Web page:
Blogging has been an integral part of my marketing strategy since I first began at the end of the year in 2005. It was a struggle at first as I found my way as both a writer and a marketer. I wrote about what I knew at the time and created numerous blogs on topics such as small dogs, the Law of Attraction, real estate for investors, weight loss with walking, reinventing your life, and how to write an eBook. At that time I did not fully understand the power of blogging for personalization and connection and was simply pushing out content to the world. Soon I changed my habits and it was the final blog I mentioned here that helped me to take off and build a solid business.
Why was my blog, called “eBook Writing and Marketing Secrets” such a popular one? It was due to the fact that I was sharing more about myself and my journey with eBooks, I believe. This personalization helped me to connect with my readers. They flocked to me as I outlined every detail of how I wrote my first book – the topic was Real Estate Farming – and sold it on a website. This was years before Amazon had jumped into the publishing world and afforded us great opportunities with the now defunct Create Space and the ongoing Kindle Direct Publishing (KDP) so everyone who wanted to could become a published author. And by the way, the blog I just referred to here now redirects to my main site.
When I was ready to update that eBook I took my visitors along for the ride. By then many had become prospects and customers and they were thrilled for me when my local Board of Realtors purchased a license for this eBook to make it available to all of the members.
Add Something About You to Your Blog Posts
Blog posts are not articles released to millions of syndicated newspaper all across the globe. They’re a representation of your beliefs, your expertise and your voice. So therefore, they should never be sterile and void of personalization. Personalization is touching to the reader. When you talk about the shame you felt walking into a gym at 100 pounds overweight, that helps the reader see you understand where they’re coming from. This is actually my personal story. After I began an intermittent fasting practice in March of 2020 and joined an ongoing group for guidance and sound nutritional facts I realized at some point I was on track to lose a hundred pounds in about a year.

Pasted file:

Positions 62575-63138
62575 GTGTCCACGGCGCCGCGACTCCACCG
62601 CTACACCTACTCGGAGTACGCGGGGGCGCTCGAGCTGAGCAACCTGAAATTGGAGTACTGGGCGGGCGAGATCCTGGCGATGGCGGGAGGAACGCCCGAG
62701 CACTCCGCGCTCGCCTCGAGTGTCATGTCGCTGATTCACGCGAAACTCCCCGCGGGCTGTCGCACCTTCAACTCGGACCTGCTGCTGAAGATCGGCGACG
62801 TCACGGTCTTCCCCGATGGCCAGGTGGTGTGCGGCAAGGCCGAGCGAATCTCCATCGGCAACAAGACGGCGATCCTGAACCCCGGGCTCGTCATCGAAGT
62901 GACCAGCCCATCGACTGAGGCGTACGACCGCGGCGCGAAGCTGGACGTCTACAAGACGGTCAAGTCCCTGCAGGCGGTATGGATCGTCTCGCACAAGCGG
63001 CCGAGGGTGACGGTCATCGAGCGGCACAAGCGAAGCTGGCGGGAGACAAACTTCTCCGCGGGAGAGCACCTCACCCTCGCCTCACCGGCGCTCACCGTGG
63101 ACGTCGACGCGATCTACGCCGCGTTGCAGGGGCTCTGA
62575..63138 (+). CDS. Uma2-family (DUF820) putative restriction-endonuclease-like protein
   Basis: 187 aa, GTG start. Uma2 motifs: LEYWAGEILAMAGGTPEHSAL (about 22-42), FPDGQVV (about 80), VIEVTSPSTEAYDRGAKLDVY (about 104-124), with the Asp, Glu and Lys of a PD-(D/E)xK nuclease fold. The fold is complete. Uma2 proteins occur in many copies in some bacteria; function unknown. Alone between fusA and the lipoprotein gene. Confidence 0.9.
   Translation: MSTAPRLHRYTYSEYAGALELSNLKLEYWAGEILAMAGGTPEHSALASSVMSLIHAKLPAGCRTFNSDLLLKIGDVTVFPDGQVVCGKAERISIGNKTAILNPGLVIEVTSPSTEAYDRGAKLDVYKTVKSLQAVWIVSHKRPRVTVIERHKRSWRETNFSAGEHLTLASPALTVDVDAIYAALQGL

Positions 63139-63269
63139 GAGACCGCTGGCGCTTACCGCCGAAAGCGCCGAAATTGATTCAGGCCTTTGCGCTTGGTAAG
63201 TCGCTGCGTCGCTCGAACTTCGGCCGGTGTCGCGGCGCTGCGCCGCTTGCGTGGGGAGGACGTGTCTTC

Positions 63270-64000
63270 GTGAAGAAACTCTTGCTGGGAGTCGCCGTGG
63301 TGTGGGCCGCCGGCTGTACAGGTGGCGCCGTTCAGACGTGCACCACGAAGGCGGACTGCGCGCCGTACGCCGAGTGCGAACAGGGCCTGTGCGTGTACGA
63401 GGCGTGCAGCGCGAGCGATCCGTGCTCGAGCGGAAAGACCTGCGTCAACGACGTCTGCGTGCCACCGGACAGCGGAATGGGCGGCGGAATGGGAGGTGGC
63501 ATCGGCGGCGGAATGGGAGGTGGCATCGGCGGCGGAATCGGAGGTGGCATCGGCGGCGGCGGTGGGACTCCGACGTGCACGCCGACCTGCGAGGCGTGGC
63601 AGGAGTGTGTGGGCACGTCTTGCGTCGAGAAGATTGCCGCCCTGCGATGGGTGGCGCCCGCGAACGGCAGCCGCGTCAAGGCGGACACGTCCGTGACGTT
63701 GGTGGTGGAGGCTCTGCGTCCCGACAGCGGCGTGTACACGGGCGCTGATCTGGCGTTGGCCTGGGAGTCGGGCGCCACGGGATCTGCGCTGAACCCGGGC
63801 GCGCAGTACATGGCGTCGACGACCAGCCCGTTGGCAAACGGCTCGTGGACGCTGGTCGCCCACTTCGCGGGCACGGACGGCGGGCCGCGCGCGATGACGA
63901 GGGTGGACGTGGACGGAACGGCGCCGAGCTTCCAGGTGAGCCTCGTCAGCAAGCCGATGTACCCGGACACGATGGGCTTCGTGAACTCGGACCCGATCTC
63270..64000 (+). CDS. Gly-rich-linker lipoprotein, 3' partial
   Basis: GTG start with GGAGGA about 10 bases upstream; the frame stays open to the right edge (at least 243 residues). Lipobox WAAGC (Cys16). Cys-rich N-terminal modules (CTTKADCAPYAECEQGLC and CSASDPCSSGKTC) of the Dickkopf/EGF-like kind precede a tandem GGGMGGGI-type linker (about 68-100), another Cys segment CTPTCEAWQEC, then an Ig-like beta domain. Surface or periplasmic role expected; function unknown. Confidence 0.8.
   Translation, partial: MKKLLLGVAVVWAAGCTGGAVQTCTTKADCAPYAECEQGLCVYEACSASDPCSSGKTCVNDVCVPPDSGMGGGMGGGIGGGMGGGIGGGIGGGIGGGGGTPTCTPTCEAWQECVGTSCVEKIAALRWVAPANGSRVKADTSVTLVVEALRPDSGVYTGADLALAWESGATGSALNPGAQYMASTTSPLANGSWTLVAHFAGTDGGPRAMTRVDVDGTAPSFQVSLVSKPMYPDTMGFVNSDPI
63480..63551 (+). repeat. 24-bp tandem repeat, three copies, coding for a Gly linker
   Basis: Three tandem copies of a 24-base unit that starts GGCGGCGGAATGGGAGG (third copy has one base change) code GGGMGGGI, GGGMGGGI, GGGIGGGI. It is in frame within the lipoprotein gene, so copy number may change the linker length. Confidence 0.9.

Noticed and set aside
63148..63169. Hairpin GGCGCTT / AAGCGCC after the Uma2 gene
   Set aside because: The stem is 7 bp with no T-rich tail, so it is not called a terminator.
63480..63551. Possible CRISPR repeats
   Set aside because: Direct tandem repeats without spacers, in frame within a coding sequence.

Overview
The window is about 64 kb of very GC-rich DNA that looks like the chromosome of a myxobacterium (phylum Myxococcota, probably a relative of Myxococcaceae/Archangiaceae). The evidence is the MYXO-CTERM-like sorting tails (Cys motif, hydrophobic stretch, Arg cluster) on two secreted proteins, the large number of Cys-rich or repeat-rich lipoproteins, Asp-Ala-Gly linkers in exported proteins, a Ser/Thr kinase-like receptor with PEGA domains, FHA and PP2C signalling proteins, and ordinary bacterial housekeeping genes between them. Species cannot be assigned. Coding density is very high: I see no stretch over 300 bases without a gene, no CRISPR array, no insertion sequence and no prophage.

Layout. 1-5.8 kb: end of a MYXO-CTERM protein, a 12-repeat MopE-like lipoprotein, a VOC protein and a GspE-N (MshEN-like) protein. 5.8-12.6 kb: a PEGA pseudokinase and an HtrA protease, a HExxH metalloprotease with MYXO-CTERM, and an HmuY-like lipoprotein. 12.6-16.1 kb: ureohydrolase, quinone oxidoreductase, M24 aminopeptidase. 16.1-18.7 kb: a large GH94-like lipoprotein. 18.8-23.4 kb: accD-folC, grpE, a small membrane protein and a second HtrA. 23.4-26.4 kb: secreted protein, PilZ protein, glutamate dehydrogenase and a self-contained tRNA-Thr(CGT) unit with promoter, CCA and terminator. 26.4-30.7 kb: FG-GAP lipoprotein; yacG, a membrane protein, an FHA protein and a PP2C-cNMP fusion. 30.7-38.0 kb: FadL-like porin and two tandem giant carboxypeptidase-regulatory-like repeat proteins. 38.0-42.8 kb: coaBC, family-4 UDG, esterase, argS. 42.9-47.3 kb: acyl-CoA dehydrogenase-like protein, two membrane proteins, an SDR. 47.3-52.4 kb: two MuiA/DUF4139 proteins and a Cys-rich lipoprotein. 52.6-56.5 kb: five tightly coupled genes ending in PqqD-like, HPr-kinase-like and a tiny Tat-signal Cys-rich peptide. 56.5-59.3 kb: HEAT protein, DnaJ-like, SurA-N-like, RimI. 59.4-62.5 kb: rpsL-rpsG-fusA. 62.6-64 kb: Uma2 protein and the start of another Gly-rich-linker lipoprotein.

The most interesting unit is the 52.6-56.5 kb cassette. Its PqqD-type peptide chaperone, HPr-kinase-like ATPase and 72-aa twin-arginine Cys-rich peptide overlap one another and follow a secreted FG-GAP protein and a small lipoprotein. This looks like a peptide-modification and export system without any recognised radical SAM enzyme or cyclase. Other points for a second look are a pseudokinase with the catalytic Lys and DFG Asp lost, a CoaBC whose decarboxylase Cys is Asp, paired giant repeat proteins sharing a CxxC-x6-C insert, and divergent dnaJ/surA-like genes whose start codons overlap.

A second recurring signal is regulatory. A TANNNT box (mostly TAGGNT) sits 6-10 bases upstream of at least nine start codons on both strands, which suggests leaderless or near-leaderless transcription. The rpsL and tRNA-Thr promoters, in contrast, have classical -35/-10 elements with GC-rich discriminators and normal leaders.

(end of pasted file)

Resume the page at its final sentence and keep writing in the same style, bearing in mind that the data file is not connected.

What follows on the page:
It also helps them not feel so alone. Some people tend to feel stupid when they have a problem, and have to go to someone to get help figuring it out. You adding a personalized touch eliminates that potential humiliation. Personalization also lends authority to your recommendations. You’re giving them advice because you’ve been there, done that. That holds a lot of weight with an online audience.
What do you do if you’re in a niche that didn’t personally affect you? You can still be personal and touching by showcasing your understanding of these feelings. For example, you might write something like, “My heart breaks for the shame people feel when they walk into a gym and see people whispering about them.”
You might be able to tie feelings of shame to another experience you had that’s similar, but not related to that problem. For example, “I remember walking into the classroom and hearing people whisper about my clothes that I’d outgrown, and it’s a shame that grown men and women act like school kids when someone is trying to better their lives. But it happens!”
Don’t be afraid to weed out the non-audience and take a stand that polarizes your audience with your personalization, either. Many niches don’t have this problem, but some do. This will endear you to like-minded people and the others can find someone else to lead them to their goals. I was controversial in 2006 when I heard a big name marketer say that you couldn’t make any real money online until you had a list of at least ten thousand names. My response was that I was sure glad I didn’t get that memo, because I had reached six figures with fewer than a thousand names on my list. Since that time I have gone on to take a stand on a number of issues around marketing, authorship, and mentoring people to greatness. Blogging for personalization and connection makes all the difference.
Blogging for Personalization: Make Your Reader a Part of the Blog Post
Whenever someone reads a post, it’s as if you’re talking to them, not a worldwide online audience. That’s what they believe, anyway – or want to believe. So it makes sense to bring them into the equation.
This is easy to do, but unfortunately, some people forget about the reader completely. To start with, always use the word you when speaking to or about the reader. Instead of saying something like, “Men and woman want to feel healthy and vibrant,” say, “You want to feel healthy and vibrant.”
This is a simple tweak that changes the entire approach of the content. It’s especially helpful when describing their emotional journey. It sounds better to say, “You’ve been trying for years to succeed, and something has always held you back” than it does to say, “Many people have obstacles that hold them back.”
Pull them in. Make it about them. At the end of each blog post, invite comments – and if someone comments on it with something insightful or interesting, don’t be afraid to add it to the actual blog post (maybe as a quote) and republish it with more of a discussion. People love to give their opinion and appreciate their comments being valued.
I’m Connie Ragen Green – author, publisher, marketer, and online marketing strategist. If you’re interested in writing and publishing your own eBook for credibility and profits, take a look at the best training available on this subject by Jim Edwards. He’s a friend and colleague and helps people like you and me to write an eBook in as little as 7 days.